Ikebana by Yumi Sakugawa (2015)
Ignatz Award nominee Yumi Sakugawa (I Think I Am In Friend-Love With You) presents a powerful exploration of a piece of performance art. Cassie Hamasaki embodies a Japanese flower arrangement, and then, trailing her confused art class, she silently walks into the city, through a public utterly unaware of what she is doing. http://retrofit.storenvy.com/products/14025111-ikebana-by-yumi-sakugawa
Soft Float by Valentine Gallardo (2015)
“Valentine Gallardo’s Soft Float (Space Face Books) rests comfortably in the reader’s hand. The soft white cover holds Gallardo’s deep graphite black with conviction. Her style is built on this kind of contrast, white figures emerging out of fuzzy and indistinct darkness, shapes cohering out of gestures. The short pieces that make upSoft Float hang together by virtue of a shared preoccupation with the lives of young adults caught in the throes of awkward socializing. Everything is simultaneously lackadaisical and intense, just like every party.” –Read the full review from The AV Club. https://spacefacebooks.com/products/soft-float-by-valentine-gallardo
One Hundred Demons by Lynda Barry (2002)
Inspired by a 16th-century Zen monk’s painting of a hundred demons chasing each other across a long scroll, acclaimed cartoonist Lynda Barry confronts various demons from her life in seventeen full-colour vignettes. In Barry’s hand, demons are the life moments that haunt you, form you and stay with you: your worst boyfriend; kickball games on a warm summer night; watching your baby brother dance; the smell of various houses in the neighborhood you grew up in; or the day you realize your childhood is long behind you and you are officially a teenager.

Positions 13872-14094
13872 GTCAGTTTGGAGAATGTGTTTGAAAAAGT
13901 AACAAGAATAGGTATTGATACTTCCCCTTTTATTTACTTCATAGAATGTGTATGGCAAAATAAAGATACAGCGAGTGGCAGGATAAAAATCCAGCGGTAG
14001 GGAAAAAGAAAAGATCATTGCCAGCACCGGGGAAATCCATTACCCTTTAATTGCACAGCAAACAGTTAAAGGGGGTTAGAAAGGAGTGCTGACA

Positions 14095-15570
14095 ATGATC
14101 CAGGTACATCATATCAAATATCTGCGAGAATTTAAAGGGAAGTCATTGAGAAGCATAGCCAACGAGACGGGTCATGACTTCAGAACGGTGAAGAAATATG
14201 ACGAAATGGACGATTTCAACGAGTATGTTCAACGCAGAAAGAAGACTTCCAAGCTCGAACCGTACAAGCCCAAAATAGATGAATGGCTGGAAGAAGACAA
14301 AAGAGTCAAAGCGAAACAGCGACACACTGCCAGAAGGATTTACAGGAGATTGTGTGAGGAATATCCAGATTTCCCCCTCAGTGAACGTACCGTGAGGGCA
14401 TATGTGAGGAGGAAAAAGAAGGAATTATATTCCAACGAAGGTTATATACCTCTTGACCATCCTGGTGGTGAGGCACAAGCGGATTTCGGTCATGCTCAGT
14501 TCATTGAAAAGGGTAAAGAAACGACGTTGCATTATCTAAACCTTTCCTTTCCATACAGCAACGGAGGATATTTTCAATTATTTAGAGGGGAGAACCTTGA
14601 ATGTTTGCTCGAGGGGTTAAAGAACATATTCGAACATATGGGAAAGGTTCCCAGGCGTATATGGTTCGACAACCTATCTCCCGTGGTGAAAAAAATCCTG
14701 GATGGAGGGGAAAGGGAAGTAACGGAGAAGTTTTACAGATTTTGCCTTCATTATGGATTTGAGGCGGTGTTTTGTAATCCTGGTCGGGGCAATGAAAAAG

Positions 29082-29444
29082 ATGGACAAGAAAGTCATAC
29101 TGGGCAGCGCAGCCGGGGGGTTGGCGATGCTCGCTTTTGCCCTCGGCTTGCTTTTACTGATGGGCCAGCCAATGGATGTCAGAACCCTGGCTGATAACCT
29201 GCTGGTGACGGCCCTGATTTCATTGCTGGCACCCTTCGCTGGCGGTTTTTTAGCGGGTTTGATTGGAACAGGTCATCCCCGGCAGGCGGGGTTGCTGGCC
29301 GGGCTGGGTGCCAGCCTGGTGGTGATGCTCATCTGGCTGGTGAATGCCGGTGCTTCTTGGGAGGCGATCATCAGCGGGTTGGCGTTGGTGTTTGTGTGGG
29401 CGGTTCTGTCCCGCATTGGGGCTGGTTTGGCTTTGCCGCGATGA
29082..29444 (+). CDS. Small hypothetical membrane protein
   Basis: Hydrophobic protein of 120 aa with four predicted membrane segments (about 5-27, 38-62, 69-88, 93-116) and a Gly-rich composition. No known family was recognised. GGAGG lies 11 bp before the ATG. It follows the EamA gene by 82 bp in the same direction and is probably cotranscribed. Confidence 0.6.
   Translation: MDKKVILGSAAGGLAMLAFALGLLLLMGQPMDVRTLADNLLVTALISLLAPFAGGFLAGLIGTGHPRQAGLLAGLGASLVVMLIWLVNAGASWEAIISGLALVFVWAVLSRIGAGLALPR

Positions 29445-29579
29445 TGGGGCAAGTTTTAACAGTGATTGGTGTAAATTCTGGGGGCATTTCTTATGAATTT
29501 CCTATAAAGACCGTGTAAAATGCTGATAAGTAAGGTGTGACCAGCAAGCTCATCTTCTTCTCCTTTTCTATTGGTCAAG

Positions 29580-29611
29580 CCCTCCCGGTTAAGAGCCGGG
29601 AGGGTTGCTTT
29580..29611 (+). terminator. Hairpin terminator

As a cartoonist, Lynda Barry has the innate ability to zero in on the essence of truth, a magical quality that has made her book One! Hundred! Demons! an enduring classic of the early 21st century. In the book’s intro, however, Barry throws the idea of truth out of the window by asking the reader to decide if fiction can have truth and if autobiography can have a fiction, a hybrid that Barry coins “autobiofictionalography.” As readers get to know Barry’s demons, they realize that the actual truth no longer matters because the universality of Barry’s comics, true or untrue, reigns supreme. https://www.drawnandquarterly.com/one-hundred-demons
Persepolis by Marjane Satrapi (2003)
In powerful black-and-white comic strip images, Satrapi tells the story of her life in Tehran from ages six to fourteen, years that saw the overthrow of the Shah’s regime, the triumph of the Islamic Revolution, and the devastating effects of war with Iraq. The intelligent and outspoken only child of committed Marxists and the great-granddaughter of one of Iran’s last emperors, Marjane bears witness to a childhood uniquely entwined with the history of her country.
Persepolis paints an unforgettable portrait of daily life in Iran and of the bewildering contradictions between home life and public life. Marjane’s child’s-eye view of dethroned emperors, state-sanctioned whippings, and heroes of the revolution allows us to learn as she does the history of this fascinating country and of her own extraordinary family. Intensely personal, profoundly political, and wholly original, Persepolis is at once a story of growing up and a reminder of the human cost of war and political repression. It shows how we carry on, with laughter and tears, in the face of absurdity. And, finally, it introduces us to an irresistible little girl with whom we cannot help but fall in love. http://www.penguinrandomhouse.com/books/160890/persepolis-by-marjane-satrapi/9780375714573/
Naming Monsters by Hanna Eaton (2013)